But I’ve also recently managed to get familiar with something called PostCSS which is a PostProcesser to Sass’s PreProcessor.

Explaining PostCSS

PostCSS is a processing tool for writing CSS. But more than that, with added plugin functionality you can write CSS in new, as yet unsupported syntax that gets passed to the processing tool and returned as a format that the browser can understand. This works in much the same way that Sass works but it doesn’t do this on it’s own. It requires the use of plugins to provide the additional functionality.

What PostCSS does is it takes in a source file, and outputs a final file for use in deployment on web projects.

It uses a number of technologies to serve this technology, but one of the most popular is using the JavaScript Gulp Taskrunner.

Setting up PostCSS

By using Gulp you can add a serving gulpfile.js task runner in your project to work with your CSS files. There’s no need to use a different type of file. It all works with standard CSS files.

npm install -g gulp
npm install -g gulp-postcss

I’ve seen examples where the following npm installation commands work

npm install –save-dev gulp

But saving the dependencies globally worked for me.

I’m able then to verify that PostCSS is installed by adding two folders to my project. One directory for the source CSS that I write CSS and another for the processed files that I use to link to the website I deploy.

To make sure that PostCSS works first I require post CSS in the gulpfile

var post = require(‘gulp-postcss’);

Then I’ll write an gulp task that contains an empty array which will later contain arguments for each and every PostCSS plugin there is.

gulp.task(‘css’, function() {
      var processors = [



In this task we need to return the source and destination folders so Gulp knows which files to watch and process PostCSS.

return gulp.src(‘./src/*.css’)
     .pipe(postcss(processors) )


In order to watch files constantly without running the Gulp task over and over in the console, you run the Gulp watch method in the default task.

gulp.task(‘default’, function() {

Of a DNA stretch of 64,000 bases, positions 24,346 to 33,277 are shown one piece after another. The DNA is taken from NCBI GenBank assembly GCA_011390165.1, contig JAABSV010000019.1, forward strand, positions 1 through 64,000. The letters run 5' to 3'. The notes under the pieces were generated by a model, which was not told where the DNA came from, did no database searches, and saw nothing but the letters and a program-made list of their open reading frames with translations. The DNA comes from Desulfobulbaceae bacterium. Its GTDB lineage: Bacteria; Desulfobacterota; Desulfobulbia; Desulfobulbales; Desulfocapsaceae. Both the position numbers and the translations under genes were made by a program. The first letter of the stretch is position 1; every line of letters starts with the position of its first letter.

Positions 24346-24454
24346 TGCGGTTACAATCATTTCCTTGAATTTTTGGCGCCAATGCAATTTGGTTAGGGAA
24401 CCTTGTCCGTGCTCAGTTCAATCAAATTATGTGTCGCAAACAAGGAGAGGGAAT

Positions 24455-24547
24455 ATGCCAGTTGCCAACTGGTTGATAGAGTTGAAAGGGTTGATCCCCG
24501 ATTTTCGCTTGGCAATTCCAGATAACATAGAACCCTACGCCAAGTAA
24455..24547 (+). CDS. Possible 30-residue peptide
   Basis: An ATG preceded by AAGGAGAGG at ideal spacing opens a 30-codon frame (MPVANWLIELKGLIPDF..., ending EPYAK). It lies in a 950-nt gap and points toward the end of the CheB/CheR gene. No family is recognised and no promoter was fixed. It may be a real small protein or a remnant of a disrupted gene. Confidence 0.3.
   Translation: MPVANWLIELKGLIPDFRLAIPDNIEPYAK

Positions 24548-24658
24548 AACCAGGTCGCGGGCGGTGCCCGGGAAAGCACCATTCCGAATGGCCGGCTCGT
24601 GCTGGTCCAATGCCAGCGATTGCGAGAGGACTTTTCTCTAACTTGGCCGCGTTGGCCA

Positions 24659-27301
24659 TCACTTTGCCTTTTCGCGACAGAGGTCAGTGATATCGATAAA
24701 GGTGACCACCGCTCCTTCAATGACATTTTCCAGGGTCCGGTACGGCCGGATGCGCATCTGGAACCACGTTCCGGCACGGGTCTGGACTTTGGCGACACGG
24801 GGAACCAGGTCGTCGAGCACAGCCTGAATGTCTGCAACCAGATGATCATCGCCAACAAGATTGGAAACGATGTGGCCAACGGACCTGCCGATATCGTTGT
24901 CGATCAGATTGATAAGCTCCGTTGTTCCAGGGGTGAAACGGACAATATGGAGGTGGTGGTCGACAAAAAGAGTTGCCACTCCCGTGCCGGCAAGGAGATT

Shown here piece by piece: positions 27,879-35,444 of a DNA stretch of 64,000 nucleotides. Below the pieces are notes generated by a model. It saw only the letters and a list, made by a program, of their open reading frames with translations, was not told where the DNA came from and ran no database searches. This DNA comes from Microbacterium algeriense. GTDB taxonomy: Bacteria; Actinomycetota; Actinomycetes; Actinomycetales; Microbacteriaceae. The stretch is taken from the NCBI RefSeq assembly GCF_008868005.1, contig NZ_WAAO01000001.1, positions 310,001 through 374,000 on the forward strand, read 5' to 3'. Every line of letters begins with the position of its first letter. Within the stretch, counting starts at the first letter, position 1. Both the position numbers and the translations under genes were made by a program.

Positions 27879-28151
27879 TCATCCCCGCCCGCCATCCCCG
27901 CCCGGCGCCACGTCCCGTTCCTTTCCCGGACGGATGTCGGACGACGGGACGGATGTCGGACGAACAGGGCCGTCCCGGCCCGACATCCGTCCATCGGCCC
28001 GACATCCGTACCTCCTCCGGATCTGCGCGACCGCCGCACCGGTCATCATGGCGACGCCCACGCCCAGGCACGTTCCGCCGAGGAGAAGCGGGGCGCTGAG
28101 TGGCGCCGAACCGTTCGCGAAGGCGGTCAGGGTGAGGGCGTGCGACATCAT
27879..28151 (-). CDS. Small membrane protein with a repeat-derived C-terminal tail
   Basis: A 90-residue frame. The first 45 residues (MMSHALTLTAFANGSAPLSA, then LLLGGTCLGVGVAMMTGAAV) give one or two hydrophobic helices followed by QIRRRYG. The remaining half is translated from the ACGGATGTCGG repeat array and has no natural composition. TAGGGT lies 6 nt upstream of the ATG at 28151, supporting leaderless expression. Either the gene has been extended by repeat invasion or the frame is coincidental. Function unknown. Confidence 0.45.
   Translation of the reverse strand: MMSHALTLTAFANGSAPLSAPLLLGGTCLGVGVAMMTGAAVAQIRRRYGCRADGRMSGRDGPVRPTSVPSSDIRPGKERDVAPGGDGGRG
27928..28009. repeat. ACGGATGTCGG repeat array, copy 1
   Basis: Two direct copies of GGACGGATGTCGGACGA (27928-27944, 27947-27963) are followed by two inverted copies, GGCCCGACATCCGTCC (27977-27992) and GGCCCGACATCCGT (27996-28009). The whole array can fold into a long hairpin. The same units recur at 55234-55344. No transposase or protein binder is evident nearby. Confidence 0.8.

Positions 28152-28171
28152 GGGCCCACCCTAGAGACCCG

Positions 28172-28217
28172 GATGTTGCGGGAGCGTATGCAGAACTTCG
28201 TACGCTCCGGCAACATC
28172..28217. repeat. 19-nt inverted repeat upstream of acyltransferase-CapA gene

//watch the css folder for changes in css file extension‘./src/*.css’, [‘css’]);

Now I can run all my postCSS with as many edits to the CSS code I need without having to worry about running tasks all the time.

Fun with PostCSS

One of the great things about PostCSS is that it gives you a great incentive to use new CSS syntax so you can be prepared should it become available and supported in browsers. You won’t have to worry about browser support because you can write it and Gulp will convert the new syntax to regular CSS.

So you can safely play with the new CSS color function such as this example that uses the colour function to style hyperlinks.

In order to use the following Syntax we have to add the plugin to the gulpfile. This is as simple as requring the files in the same way that we required PostCSS as the top of the file

var cssnext = require(‘postcss-cssnext’);

And then add the argument to the prcoessorts array.

var processors = [



Now we can start to use some of the new syntax.

a:hover {
     color: rgba(70, 130, 180, 0.9);


which converts to the much m to ore well known RGBA function

a:hover {
     color: rgba(70, 130, 180, 0.9);


There’s also a new syntax out there for working with CSS media queries.

@media (768px <= width <= 1024px) {
        .container {
               max-width: 1024px;



converts to

@media (min-width: 768px) and (max-width: 1024px) {
      .container {
      max-width: 1024px;



I’ve love learning new things and there’s still a long way to go in learning what PostCSS can do, I’m exciting that I now have a new front end tool in my arsenal and I know I can easily develop websites in the newest CSS syntax without worrying about browser support.